The offense was created by a new national security law imposed on the city by Beijing last month. Lai’s business partner Mark Simon said the tycoon was arrested early Monday.
Seven men in all, aged between 39 and 72, were arrested, according to a police statement, on charges including collusion with foreign forces to endanger national security, and conspiracy to commit fraud. The statement did not name any individual, but a spokesman told CNN that Lai was among them and that he had been arrested on suspicion of collusion.
The “police investigation is still underway, and we cannot rule out the possibility that more people will be arrested,” it added.
Later Monday morning, a livestream uploaded to Facebook by Apple Daily showed police searching the company’s newsroom. A police spokesperson confirmed to CNN that the agency had a search warrant to enter Apple Daily’s office.
Under the new security law, which was imposed on the city by Beijing last month, the offense of colluding with foreign powers carries a maximum penalty of life imprisonment. Lai has strong ties to Washington and has lobbied for the United States to take a harder line on China. What he has done to contravene the law since it passed is unclear.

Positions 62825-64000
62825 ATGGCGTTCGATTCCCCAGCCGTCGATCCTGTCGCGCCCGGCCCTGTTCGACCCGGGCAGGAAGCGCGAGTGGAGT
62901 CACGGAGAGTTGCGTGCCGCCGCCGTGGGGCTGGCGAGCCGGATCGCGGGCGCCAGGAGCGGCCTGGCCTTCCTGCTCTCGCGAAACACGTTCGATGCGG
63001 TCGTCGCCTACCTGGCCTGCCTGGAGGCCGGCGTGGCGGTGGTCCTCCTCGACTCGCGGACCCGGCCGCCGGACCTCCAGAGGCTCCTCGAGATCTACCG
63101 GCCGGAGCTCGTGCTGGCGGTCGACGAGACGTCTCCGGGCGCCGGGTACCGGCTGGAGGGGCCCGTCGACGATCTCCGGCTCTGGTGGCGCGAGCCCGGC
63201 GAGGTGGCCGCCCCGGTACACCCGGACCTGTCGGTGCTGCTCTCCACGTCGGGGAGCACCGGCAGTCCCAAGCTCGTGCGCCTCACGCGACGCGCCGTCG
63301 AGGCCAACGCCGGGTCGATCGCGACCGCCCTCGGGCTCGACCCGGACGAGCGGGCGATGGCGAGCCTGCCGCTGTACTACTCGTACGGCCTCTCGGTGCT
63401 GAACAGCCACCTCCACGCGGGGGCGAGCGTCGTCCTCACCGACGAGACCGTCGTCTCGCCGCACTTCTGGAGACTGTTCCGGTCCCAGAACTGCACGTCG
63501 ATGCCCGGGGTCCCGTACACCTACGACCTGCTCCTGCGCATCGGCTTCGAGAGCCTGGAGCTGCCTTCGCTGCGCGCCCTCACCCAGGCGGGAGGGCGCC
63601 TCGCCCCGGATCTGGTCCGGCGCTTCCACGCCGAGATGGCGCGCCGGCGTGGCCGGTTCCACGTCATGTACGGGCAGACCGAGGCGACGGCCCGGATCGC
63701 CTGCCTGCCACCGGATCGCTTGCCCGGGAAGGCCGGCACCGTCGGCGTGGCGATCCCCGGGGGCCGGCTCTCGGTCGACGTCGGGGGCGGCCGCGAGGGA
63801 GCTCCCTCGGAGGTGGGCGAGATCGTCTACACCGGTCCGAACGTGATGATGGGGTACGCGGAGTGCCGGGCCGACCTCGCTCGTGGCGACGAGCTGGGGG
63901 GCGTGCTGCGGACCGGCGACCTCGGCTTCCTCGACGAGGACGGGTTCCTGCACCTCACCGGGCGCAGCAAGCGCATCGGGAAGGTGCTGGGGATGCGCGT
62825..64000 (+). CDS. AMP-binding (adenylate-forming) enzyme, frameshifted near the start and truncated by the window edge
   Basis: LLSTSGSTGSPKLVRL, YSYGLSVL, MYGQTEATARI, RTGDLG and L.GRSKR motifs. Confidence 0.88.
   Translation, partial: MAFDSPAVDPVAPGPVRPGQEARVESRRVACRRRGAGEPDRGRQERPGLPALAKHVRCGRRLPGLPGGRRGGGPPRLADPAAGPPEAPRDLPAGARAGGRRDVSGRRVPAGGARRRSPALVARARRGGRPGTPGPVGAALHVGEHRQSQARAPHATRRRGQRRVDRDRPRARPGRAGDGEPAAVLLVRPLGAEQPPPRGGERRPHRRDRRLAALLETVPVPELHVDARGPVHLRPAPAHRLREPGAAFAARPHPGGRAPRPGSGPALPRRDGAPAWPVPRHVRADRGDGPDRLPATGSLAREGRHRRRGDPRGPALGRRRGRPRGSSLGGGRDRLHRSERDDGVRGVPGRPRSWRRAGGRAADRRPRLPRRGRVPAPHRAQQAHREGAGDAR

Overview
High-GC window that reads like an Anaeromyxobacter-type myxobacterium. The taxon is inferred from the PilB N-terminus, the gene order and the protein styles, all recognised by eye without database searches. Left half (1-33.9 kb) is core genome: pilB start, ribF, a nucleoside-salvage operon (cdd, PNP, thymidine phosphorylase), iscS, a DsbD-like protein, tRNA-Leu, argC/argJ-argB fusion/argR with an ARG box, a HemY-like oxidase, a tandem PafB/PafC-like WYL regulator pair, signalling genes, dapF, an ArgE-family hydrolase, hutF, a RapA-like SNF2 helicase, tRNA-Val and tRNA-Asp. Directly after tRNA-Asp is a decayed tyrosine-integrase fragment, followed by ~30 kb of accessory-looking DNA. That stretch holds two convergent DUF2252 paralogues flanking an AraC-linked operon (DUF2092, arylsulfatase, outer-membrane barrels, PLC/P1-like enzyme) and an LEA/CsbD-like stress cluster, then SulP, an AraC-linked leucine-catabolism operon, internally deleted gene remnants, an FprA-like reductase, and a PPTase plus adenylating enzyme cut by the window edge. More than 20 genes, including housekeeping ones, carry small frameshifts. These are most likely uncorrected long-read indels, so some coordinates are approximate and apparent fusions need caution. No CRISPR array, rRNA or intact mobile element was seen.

The Hong Kong government has defended the law as necessary to protect national security. It has been denounced by human rights groups, the European Union, and the United States as overly broad and restrictive of the city’s civil liberties.
On Monday, Hong Kong Journalists Association chairperson Chris Yeung said that “a month or two ago, nobody could think that in Hong Kong, media organizations could be searched like this.”
“We never thought that this could happen in Hong Kong,” he added. “This is very sad.”
A former clothing magnate, Lai founded Hong Kong’s Apple Daily newspaper in 1995 — two years before Hong Kong was handed over from British to Chinese control. Modeled visually on USA Today, the paper caused a minor revolution in the city’s media landscape, sparking a price war and drastically changing how rivals operated as they struggled to keep up with Lai’s flashy tabloid sensibilities.
While focusing on celebrity gossip and other tabloid fare, since the handover the paper has emerged as one of the fiercest critics of the local government and Beijing. It has openly supported the pro-democracy movement and anti-government protests, printing flyers and posters in its pages that people can cut out and take to marches.
This drove the 71-year-old Lai to a place of prominence within the opposition movement, and made him a figure of loathing for pro-Beijing politicians and media in the city.
The People’s Daily — the official mouthpiece of the Chinese Communist Party — claimed at the time that Lai was part of a quartet of “secretive middlemen and modern traitors,” as Beijing tried to blame the unrest in Hong Kong on foreign forces.
CNN’s Isaac Yee and Jenni Marsh contributed reporting.